Graded on a Curve:
The Kinks,
Low Budget

F. Scott Fitzgerald famously said there are no second acts in American life. But Ray Davies is English–as distinctively English as the Bonzo Dog Doo Dah Band and eel pie–and American rules don’t apply. So The Kinks front man and resident genius got his second act and what did we get? The disappointingly crass arena rock to be found on albums like 1979’s Low Budget.

Listening to the bloviating (and very, very obvious) hard rock of Low Budget, it’s hard to believe that Davies was the same guy whose delightfully gentle send-ups of English middle class life were delightful little worlds unto themselves. Davies was the Marcel Proust of England’s village green preservation societies and Waterloo sunsets, of old photo albums and “Do You Remember Walter?” If he wasn’t the last of the steam-powered trains, he was the backwards-looking chronicler of its sad passing.

Listening to Low Budget it’s hard to avoid the obvious–that Davies’ talent had coarsened over the years, and that his once semi-ironical (and so finely observed) satires of English middle class life had set like the Waterloo sun. The early Davies was a Dr. Jekyll, using his scalpel-like wit, whimsy, and nostalgic turn of mind to lovingly satirize England’s always deep class divides.

But at some point he drank a draught of curdling bitterness that boiled off all of the man’s sense of whimsy, satirical subtlety, and attention to the fine detail that made his early work so unique, and was transformed into the Mr. Hyde who dragged the Kinks from arena to arena on the American concert circuit, much to the dismay of old fans but much to the pleasure of younger American audiences, who made Low Budget the Kink’s highest selling American LP (non-compilation division) ever. I used to hear this baby playing just about every day in my dorm in Naugle Hall at Shippensburg College, and I sometimes suspect I got myself tossed out of said dorm just to get away from it.

As H.L. Mencken once said, “Nobody ever went broke underestimating the taste of the American public.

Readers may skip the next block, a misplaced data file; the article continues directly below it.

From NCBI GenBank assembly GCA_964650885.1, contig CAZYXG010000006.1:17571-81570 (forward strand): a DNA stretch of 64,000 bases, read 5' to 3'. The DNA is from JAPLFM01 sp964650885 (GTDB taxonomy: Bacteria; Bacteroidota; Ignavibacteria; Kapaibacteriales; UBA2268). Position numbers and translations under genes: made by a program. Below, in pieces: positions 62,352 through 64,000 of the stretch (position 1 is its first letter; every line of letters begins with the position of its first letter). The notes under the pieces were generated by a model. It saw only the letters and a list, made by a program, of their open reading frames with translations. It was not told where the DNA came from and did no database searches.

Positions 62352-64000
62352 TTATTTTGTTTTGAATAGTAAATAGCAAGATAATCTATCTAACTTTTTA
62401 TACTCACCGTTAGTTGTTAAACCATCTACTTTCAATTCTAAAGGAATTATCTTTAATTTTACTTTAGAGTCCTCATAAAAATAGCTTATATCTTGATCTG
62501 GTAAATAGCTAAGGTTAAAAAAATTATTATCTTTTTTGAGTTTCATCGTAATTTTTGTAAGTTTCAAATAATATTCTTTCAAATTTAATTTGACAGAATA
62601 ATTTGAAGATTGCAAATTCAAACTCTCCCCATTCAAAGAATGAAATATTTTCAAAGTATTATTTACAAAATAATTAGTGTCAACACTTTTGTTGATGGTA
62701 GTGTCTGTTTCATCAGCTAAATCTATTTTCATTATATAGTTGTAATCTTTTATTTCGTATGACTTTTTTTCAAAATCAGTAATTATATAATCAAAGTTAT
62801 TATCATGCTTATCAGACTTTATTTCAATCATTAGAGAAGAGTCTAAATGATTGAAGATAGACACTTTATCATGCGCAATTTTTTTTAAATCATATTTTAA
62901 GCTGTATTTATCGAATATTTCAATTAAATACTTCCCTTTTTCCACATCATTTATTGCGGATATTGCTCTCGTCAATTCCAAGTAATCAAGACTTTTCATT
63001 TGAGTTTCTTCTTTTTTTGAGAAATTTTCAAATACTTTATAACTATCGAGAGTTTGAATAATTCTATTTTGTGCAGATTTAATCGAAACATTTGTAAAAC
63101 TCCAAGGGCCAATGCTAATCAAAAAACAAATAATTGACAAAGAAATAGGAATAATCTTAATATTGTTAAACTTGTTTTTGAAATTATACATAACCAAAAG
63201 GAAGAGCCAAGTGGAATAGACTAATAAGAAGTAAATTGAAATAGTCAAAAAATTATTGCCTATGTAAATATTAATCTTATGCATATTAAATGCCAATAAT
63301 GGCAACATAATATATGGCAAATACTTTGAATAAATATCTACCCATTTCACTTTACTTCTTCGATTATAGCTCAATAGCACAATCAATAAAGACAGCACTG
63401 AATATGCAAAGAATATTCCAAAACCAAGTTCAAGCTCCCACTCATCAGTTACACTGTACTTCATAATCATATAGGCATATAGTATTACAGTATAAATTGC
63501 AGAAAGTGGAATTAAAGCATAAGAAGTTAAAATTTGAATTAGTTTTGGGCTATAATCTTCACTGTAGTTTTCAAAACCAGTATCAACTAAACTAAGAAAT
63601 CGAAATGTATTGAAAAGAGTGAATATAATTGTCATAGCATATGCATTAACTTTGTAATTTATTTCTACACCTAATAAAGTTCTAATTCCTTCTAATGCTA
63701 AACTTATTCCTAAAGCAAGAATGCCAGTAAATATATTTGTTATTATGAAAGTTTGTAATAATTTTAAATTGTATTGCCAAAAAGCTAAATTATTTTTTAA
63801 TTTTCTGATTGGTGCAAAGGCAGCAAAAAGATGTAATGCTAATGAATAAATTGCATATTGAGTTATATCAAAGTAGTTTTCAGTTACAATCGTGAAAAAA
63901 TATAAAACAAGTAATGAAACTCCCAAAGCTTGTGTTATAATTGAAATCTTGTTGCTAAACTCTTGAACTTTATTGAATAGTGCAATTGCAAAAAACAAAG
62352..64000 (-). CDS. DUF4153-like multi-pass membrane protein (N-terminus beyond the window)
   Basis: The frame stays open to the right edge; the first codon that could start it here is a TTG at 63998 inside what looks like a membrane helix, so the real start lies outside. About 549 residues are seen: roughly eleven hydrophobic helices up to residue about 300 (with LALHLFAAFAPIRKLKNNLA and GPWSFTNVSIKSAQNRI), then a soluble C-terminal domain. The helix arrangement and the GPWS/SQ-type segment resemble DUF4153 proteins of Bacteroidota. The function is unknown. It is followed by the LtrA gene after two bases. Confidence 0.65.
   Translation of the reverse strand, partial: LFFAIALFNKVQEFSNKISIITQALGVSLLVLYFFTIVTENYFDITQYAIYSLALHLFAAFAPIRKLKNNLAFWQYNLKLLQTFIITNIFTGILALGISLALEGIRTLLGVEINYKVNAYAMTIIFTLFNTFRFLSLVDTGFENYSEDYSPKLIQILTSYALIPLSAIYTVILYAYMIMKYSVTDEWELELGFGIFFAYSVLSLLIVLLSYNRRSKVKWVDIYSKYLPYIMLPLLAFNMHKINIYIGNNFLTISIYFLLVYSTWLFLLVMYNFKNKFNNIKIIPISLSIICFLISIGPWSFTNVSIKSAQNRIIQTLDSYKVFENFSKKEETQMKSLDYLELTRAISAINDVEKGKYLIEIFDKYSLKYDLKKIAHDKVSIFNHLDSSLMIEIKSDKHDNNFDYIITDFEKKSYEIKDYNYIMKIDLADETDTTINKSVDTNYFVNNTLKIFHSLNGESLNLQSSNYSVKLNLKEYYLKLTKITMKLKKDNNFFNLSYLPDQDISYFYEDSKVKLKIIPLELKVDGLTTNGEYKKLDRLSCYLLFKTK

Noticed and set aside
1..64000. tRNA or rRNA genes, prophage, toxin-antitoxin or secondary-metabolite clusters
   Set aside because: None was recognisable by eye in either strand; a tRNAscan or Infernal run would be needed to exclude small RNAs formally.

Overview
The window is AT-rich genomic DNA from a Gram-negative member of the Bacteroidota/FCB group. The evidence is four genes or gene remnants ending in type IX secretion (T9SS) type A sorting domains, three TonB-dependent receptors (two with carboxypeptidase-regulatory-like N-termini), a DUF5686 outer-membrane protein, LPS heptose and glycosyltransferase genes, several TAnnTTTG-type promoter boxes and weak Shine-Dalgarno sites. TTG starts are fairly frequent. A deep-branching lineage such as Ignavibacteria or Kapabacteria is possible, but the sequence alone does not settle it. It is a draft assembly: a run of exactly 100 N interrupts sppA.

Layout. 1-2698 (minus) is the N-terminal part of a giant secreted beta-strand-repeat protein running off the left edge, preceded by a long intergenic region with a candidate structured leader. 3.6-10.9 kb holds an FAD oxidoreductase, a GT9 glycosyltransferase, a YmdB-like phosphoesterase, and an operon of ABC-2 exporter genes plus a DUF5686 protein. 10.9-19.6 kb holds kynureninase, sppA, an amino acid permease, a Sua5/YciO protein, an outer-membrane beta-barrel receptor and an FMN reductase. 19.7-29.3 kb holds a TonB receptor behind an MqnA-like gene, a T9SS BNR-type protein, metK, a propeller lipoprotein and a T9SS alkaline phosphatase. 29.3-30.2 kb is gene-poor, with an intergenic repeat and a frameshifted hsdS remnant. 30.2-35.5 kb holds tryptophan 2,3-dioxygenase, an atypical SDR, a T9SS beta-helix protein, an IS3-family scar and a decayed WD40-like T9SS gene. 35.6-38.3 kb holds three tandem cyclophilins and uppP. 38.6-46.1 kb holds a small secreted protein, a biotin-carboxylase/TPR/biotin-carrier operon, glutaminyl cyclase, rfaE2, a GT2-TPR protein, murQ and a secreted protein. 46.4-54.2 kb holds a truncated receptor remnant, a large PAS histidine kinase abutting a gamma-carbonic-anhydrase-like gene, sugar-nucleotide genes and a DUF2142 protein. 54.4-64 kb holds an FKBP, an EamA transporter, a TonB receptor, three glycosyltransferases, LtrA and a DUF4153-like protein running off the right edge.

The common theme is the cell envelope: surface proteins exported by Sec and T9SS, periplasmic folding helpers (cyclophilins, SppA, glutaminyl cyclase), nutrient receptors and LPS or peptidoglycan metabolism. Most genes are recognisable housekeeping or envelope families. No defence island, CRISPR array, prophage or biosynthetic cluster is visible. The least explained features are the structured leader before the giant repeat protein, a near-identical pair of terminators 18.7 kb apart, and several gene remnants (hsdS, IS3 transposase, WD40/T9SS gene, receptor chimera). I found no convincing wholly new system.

The title track is a lumbering plaint about the shitty state of the economy and has all of the subtlety of a brick thrown through a bank window, and what makes it worse is that poor rock star Ray actually seems to be singing not about working stiffs like you and I, but about himself. “Millionaires are a thing of the past,” he kvetches, and what are we supposed to do about it? Send Ray money? Besides, he’s full of shit. Maybe our shoes don’t fit, but you can be damn sure his shoes fit quite nicely into his Lamborghini.

“National Health” is a total suck fest–half “Mother’s Little Helper” (seems nervous tension is England’s national plague) and half remedy for a cure–namely, ”a little bit of exercise.” It’s as flaccid a topical song as I’ve ever run across and I can’t help but compare it to the Talking Head’s “Psycho-Killer,” which came out two years before. The latter song practically crackles with psychotic energy. “National Health” is a sodden and lethargic affair, and has the sticking power of a soggy band-aid.

“(Wish I Could Fly Like) Superman” is another topical number about hard times, and at least some of its details are mildly amusing. But the song’s entire conceit is jejune at best, and it doesn’t help that it exhibits the same vaguely disco-esque pretensions as so many other songs by so many other big rock acts (The Stones, The Who, Rod Stewart, etc.) at the time.

But why go song to song on this fiasco? Other than the fetching (but lyrically vacuous) acoustic pop of “A Little Bit of Emotion” (the album’s only non-rocker) and the crass but otherwise okay “Catch Me Now I’m Falling”–that desperate cry from a Captain America in need of some help from all the countries the poor U.S. of A. has helped over the years–there’s nothing on Low Budget I’d be caught dead listening to, from the bad Stones imiation that is “In a Space” to the mock-bluesy “A Gallon of Gas” (oh boy, a song about the gas shortage, and sung from the perspective of a rich rock star no less) to the not very dance friendly dance track “Moving Pictures.”

Low Budget is sad proof that Davies’ uncanny ability to create tiny vignettes of English life went the way of the little shops, Mrs. Mopps, and the Draught Beer Preservation Society he so lovingly evokes on “The Village Green Preservation Society.” If the Stones represented youth rebellion and The Beatles produced psychedelic dayglo homilies to the ideals of peace, love and togetherness, The Kinks’ trucked in nostalgia, albeit a nostalgia tinged by an always affectionate irony.

The early Ray Davies had a deft and magical touch, but by 1979 he’d curdled into a blustering “road musician”; the songs on Low Budget are clumsy and even oafish affairs, all hard rock bluster and second-hand sentiments. Of coure the early Kinks played hard rock as well–but songs like “You Really Got Me” pack a visceral proto-metal punch that such gormless ditties as “Pressure” and “Misery” altogether lack.

As for the album title, it’s the greatest example of truth in advertising this side of The Rolling Stones’ Sucking in the Seventies. And the album cover blows!

GRADED ON A CURVE:
D

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